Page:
The Fresh Loaf

News & Information for Amateur Bakers and Artisan Bread Enthusiasts

Portuguese Rolls

BakingFrenzy's picture

Portuguese Rolls

Hi, I'm a very novice baker who seems to have found a love for making breads recently.

For a while now I've been trying to perfect Portuguese rolls, living in Jersey in the Channel Islands we have a large Portuguese community and these rolls are readily available and fantastic!, so I really wanted to be able to make my own fresh.

You would think that would mean the recipe was readily availble, but it certainly isn't. It seems to be a closely guarded secret :)

After trying many recipes, most which seem to be American versions using fat and shortening, I found the following (fatless) recipe from a Portuguese bakers blog which after trying certainly seems to be correct:

500 grams flour

20-25 gram fresh yeast

300ml lukewarm water

2 teaspoons sea salt

1 tablespoon sugar

Unfortunately it seems to be impossible to get fresh yeast here, so I have been using dried yeast (correcting the amount to match).

The given directions for the recipe are very simple, mix all dry ingrediants in a machine (using a Kenwood Chef with dough hook), add water, machine knead for five minutes, leave for 45 minutes to rise, knock back for one minute.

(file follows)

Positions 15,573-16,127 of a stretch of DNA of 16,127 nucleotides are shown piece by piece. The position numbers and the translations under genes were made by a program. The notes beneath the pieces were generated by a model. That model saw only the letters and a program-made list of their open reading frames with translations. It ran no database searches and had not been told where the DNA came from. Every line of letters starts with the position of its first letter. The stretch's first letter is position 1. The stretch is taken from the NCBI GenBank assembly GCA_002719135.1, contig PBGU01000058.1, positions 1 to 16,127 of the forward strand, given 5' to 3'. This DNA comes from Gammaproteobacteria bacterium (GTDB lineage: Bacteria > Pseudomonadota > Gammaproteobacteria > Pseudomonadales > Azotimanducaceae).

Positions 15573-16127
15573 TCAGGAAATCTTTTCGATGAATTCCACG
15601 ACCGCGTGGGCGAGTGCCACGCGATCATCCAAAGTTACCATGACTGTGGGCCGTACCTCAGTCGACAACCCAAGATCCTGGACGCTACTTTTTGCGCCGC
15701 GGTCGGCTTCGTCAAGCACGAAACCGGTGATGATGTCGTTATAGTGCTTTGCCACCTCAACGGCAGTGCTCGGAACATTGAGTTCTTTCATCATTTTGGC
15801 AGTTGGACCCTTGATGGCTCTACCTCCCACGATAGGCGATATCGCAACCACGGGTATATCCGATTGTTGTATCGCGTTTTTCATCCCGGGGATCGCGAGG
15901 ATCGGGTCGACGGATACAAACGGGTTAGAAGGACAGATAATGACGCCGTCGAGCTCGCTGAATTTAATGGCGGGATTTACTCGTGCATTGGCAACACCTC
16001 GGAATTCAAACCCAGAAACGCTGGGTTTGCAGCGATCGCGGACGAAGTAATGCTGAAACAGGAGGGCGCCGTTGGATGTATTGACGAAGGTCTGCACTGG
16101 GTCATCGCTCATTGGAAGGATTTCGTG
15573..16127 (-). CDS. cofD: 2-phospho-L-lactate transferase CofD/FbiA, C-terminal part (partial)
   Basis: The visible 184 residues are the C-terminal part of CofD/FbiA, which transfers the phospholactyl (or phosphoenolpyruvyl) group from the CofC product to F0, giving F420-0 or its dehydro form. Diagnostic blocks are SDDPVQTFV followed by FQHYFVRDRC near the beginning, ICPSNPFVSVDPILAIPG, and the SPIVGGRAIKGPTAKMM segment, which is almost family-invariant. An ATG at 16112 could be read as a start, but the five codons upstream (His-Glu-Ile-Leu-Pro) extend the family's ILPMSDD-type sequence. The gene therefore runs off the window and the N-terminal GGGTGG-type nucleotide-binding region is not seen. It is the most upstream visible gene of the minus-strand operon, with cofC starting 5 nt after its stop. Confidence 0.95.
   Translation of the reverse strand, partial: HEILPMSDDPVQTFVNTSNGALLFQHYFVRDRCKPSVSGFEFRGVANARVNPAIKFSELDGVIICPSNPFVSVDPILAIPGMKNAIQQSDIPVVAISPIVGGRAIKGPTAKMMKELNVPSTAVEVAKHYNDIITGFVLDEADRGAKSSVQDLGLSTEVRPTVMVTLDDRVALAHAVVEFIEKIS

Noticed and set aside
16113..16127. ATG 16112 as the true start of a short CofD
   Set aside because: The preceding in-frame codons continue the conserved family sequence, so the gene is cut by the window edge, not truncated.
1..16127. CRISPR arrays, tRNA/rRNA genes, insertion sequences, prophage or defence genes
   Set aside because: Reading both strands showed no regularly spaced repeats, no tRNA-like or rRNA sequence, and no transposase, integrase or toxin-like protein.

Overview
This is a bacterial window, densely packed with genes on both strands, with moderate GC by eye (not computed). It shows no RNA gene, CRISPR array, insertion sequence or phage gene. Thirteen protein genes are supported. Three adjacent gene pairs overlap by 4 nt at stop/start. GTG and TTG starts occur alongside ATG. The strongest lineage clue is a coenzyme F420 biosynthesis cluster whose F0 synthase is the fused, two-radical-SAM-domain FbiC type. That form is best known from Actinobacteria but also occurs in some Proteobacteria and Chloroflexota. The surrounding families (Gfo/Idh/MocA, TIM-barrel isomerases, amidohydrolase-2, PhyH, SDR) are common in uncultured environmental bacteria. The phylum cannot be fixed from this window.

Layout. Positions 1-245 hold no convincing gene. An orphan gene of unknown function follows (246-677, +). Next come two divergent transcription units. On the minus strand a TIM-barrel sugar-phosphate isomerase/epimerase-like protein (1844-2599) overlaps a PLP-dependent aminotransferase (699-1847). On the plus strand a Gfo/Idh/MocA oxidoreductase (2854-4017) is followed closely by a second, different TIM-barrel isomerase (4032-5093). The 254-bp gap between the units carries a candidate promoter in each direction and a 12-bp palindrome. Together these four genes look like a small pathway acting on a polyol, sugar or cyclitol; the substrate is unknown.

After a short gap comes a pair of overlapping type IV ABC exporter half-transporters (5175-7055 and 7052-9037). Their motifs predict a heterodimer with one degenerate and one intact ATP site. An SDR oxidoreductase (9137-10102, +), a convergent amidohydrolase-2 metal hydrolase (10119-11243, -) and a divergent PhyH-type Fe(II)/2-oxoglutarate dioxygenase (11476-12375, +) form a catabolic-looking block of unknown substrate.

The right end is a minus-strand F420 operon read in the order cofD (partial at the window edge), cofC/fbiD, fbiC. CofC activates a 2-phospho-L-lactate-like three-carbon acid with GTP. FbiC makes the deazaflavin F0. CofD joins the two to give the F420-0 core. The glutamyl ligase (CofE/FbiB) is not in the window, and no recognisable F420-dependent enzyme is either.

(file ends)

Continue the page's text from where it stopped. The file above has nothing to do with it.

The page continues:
Divide the dough, flatten with the palm of the hand, flour, chop almost in half with the side of the hand, fold and place (fold downwards) for 30 minutes before placing fold up on a baking sheet, generously covering in flour then baking at 210c for 20-25 minutes, then brush off the flour and cool.

I think I'm 80% there, the taste is spot on, but the texture of the rolls is still not correct, far too dense and heavy. The dough doesn't seem to quite double in size during the first rising, and does very little in the second rising / rest period.

I'm wondering if it's the use of non-fresh yeast?, that I'm knocking it back to far, or if the machine isn't putting enough air in to begin with?

Any advice is greatfully recieved! :)


pmccool's picture

you are better off to watch the dough and let it tell you when it is ready, instead of watching the clock.  Since you describe the first rise as not doubling and the final rise as "very little", you need to give the yeast more time to do their thing and inflate the dough.  The other thing to consider is temperature.  Up to a point, warmer = faster rise and cooler = slower rise.  So, if you want to push the fermentation to occur within a given amount of time, you will need to keep the dough at a temperature that will facilitate the yeast's growth at the desired rate.  That will take some experimentation.